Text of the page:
In a recent article originally published in Arabic by Kuwait’s Al-Qabas daily, Bakeer has made an interesting assessment of the current situation.
“No one can deny the fact that Iran’s regional influence has reached the highest possible level in the past years. The nuclear deal decreased the pressures on Tehran for its regional activities over the last few years, while its nuclear program continued with international consent,” he noted.
He further notes that the “recent tensions between the United States and the Arab states with Iran can be seen as media tension with no practical effect.”
“Each time the US government has talked about the need for confrontation with Iran, in practice, more opportunities has been provided for Tehran to increase its influence in the region,” Bakeer went on to say.
“Iran moved in to Afghanistan and Iraq during the Bush administration, and during Obama’s office, the country’s influence increased in Syria and Yemen.”
Bakeer predicts that political and economic pressures on Iran will mount, but ultimately the region belongs to the one who has boots on the ground.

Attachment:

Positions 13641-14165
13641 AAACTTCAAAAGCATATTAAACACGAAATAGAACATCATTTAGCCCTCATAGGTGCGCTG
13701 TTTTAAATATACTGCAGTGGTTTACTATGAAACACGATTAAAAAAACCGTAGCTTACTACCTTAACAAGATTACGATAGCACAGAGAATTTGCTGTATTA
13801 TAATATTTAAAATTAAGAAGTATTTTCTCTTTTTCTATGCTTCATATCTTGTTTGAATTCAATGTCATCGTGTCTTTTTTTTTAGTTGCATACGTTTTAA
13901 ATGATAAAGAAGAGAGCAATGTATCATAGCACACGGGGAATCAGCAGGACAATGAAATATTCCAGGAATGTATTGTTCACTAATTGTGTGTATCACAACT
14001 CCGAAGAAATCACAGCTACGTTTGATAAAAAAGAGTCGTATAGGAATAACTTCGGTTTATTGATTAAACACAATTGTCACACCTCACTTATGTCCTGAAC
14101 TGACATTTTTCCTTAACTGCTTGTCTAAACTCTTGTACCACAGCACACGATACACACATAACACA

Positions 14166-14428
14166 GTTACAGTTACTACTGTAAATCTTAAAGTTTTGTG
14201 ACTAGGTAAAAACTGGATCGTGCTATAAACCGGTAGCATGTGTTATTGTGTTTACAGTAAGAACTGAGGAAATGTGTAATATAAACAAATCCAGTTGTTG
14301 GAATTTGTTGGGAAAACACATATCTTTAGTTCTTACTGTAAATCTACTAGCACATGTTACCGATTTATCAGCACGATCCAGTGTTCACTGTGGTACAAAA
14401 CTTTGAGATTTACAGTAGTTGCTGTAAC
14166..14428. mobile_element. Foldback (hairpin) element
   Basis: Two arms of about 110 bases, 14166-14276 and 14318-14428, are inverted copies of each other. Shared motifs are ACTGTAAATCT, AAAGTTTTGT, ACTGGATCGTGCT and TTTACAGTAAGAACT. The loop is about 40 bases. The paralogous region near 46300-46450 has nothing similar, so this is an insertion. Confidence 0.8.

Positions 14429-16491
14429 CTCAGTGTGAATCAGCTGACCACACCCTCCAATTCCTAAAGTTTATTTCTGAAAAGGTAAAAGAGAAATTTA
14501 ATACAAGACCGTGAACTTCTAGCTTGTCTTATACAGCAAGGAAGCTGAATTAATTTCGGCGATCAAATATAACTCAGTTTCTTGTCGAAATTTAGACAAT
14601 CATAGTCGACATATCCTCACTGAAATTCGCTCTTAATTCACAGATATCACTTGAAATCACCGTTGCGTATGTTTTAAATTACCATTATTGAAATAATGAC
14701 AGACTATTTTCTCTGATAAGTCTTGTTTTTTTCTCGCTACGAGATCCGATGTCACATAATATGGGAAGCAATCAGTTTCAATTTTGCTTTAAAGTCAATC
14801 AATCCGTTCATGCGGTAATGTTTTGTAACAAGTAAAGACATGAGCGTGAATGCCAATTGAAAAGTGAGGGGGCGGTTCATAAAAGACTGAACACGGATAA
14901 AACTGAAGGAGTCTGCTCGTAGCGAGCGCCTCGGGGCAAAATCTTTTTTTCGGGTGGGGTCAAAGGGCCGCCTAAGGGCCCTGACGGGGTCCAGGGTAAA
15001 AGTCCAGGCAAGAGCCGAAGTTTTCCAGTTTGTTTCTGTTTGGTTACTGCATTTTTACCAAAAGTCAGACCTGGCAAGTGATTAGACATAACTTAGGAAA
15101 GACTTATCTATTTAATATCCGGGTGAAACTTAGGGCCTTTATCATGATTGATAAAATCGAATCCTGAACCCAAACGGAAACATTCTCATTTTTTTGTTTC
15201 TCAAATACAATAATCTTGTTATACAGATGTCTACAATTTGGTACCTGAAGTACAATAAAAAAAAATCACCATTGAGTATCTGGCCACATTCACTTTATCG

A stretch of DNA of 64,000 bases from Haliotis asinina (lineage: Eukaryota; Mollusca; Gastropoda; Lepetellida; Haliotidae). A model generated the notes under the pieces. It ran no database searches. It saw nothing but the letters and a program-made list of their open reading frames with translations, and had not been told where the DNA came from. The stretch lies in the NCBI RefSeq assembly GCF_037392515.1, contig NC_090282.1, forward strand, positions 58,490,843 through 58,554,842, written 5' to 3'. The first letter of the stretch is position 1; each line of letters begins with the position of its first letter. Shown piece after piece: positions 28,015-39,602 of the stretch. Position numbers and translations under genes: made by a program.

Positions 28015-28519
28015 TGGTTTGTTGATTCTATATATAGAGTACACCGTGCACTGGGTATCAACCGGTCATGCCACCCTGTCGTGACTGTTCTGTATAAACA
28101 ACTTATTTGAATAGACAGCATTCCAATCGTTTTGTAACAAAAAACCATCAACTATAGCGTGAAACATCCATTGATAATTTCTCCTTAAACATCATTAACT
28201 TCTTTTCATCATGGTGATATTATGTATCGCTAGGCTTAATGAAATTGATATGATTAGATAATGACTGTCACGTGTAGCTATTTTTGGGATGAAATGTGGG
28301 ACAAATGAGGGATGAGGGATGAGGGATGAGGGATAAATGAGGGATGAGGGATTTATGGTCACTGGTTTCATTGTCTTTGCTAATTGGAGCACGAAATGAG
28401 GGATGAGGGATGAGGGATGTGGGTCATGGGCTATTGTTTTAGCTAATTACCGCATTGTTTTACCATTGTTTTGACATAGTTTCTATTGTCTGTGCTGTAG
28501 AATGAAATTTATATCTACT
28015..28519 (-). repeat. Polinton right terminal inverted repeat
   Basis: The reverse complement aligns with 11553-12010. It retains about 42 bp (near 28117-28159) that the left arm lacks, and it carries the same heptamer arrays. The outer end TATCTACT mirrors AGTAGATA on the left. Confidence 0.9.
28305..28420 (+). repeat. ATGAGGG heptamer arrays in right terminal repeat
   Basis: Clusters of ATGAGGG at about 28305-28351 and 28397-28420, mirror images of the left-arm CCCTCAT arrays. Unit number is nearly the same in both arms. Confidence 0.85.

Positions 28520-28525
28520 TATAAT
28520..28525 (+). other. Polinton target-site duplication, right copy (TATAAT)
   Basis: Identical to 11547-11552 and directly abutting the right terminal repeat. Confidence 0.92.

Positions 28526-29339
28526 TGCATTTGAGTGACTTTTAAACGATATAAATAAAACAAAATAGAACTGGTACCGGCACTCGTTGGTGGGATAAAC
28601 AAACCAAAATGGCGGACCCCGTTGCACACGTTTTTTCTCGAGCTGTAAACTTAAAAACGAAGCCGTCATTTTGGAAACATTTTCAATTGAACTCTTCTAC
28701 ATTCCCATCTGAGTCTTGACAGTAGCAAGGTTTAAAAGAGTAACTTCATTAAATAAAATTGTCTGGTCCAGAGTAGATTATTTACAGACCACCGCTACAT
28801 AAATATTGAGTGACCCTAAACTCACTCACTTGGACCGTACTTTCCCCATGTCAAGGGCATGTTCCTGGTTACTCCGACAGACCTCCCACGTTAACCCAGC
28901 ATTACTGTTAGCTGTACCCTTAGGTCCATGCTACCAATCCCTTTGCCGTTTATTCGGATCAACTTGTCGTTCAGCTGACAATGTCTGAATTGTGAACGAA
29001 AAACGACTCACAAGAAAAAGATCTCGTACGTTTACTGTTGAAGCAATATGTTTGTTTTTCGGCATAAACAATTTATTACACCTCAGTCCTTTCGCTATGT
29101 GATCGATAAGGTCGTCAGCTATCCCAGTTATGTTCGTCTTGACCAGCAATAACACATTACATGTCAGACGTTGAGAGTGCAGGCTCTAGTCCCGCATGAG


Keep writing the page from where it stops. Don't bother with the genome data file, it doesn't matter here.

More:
“The United States and its Arab allies have backed off in confrontation with Iran in the Middle East since many years ago,” he noted, adding that “the US still has no clear strategy for Syria, so Iran’s influence in Syria would definitely increase.”
“In Iraq, the US coalition provided ground for the victory of ‘Iran-affiliated’ popular forces against ISIS while there is no mechanism for these ‘Shiite’ forces to leave liberated areas,” he went on to say.
“The situation in the camp of the Sunni-Arab states is much worse. These countries are facing many crises domestically and even in relations with each other.”
“The Persian Gulf crisis has dashed down any hopes for the return of Iran’s regional influence to that of before 2003,” Bakeer added.
“Saudi Arabia’s actions against Qatar are completely to the interest of Iran.”
Bakeer has finally referred to Egyptian President Abdel Fattah el-Sisi’s opposition to military action against Hezbollah as the latest indication of the lack of readiness of the Arab-Sunni Front to confront Iran.